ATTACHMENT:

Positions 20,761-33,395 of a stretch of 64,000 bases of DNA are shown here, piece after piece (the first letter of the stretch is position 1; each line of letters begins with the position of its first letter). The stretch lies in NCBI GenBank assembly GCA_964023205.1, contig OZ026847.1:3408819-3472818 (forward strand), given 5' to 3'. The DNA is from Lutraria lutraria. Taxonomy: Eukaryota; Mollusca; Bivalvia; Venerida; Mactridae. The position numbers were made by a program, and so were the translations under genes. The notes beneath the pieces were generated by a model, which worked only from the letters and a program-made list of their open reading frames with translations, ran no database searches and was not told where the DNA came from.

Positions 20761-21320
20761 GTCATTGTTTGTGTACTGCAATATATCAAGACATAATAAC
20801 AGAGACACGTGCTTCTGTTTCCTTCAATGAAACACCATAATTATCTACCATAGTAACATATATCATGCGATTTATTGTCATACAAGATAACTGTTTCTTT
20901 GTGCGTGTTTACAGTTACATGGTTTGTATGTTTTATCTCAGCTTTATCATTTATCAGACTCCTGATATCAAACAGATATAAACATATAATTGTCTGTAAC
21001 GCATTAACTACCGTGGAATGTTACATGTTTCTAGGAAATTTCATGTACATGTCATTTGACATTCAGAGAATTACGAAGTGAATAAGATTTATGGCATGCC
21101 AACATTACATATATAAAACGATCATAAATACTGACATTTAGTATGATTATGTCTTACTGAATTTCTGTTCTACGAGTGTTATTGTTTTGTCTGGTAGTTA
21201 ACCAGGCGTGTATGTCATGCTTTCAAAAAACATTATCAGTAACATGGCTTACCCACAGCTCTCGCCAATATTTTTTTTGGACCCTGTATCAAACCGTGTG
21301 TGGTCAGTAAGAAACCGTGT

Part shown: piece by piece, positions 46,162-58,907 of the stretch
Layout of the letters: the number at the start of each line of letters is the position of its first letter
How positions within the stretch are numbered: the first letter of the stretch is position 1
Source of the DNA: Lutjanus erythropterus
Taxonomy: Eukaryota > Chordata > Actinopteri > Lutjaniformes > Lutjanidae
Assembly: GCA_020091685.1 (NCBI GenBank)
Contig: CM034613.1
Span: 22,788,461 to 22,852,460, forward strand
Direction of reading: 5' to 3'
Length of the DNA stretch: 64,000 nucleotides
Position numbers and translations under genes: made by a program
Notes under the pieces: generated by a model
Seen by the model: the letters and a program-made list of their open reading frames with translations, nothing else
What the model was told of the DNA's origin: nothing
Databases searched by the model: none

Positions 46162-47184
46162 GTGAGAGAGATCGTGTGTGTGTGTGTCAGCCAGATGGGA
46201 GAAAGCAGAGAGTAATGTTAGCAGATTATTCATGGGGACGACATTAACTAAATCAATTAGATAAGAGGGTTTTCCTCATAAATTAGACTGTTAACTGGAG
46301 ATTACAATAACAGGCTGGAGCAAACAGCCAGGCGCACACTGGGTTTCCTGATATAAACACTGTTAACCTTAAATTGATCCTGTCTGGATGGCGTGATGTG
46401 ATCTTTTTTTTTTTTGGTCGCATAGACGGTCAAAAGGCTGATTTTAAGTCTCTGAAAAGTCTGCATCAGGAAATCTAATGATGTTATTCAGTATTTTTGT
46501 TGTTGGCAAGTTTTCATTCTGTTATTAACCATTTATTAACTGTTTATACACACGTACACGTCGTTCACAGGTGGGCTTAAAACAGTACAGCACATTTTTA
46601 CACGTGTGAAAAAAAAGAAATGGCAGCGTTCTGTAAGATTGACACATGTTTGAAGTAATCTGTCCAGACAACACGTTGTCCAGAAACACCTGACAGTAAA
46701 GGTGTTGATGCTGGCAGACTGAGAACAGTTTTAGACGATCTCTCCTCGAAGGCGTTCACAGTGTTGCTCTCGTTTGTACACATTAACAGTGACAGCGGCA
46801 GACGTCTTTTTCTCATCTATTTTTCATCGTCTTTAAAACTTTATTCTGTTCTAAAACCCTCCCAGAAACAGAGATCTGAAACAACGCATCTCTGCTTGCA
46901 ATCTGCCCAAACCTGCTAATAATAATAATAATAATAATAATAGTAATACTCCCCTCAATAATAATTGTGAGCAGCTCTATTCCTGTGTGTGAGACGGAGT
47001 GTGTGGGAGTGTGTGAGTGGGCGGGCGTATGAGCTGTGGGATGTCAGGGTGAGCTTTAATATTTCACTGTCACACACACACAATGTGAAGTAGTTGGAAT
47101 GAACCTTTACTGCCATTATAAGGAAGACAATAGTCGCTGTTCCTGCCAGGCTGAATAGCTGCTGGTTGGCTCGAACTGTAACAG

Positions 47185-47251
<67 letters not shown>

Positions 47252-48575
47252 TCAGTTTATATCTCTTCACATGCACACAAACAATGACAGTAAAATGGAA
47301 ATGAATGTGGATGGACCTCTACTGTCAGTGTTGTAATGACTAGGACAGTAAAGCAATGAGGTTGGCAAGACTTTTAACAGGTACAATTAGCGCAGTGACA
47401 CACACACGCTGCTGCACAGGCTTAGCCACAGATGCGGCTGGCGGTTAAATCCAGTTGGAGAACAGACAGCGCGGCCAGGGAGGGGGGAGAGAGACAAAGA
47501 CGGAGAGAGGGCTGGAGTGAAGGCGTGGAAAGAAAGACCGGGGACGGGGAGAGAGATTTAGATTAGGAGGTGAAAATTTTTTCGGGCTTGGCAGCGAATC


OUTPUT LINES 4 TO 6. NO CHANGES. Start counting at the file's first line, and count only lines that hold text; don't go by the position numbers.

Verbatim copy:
20801 AGAGACACGTGCTTCTGTTTCCTTCAATGAAACACCATAATTATCTACCATAGTAACATATATCATGCGATTTATTGTCATACAAGATAACTGTTTCTTT
20901 GTGCGTGTTTACAGTTACATGGTTTGTATGTTTTATCTCAGCTTTATCATTTATCAGACTCCTGATATCAAACAGATATAAACATATAATTGTCTGTAAC
21001 GCATTAACTACCGTGGAATGTTACATGTTTCTAGGAAATTTCATGTACATGTCATTTGACATTCAGAGAATTACGAAGTGAATAAGATTTATGGCATGCC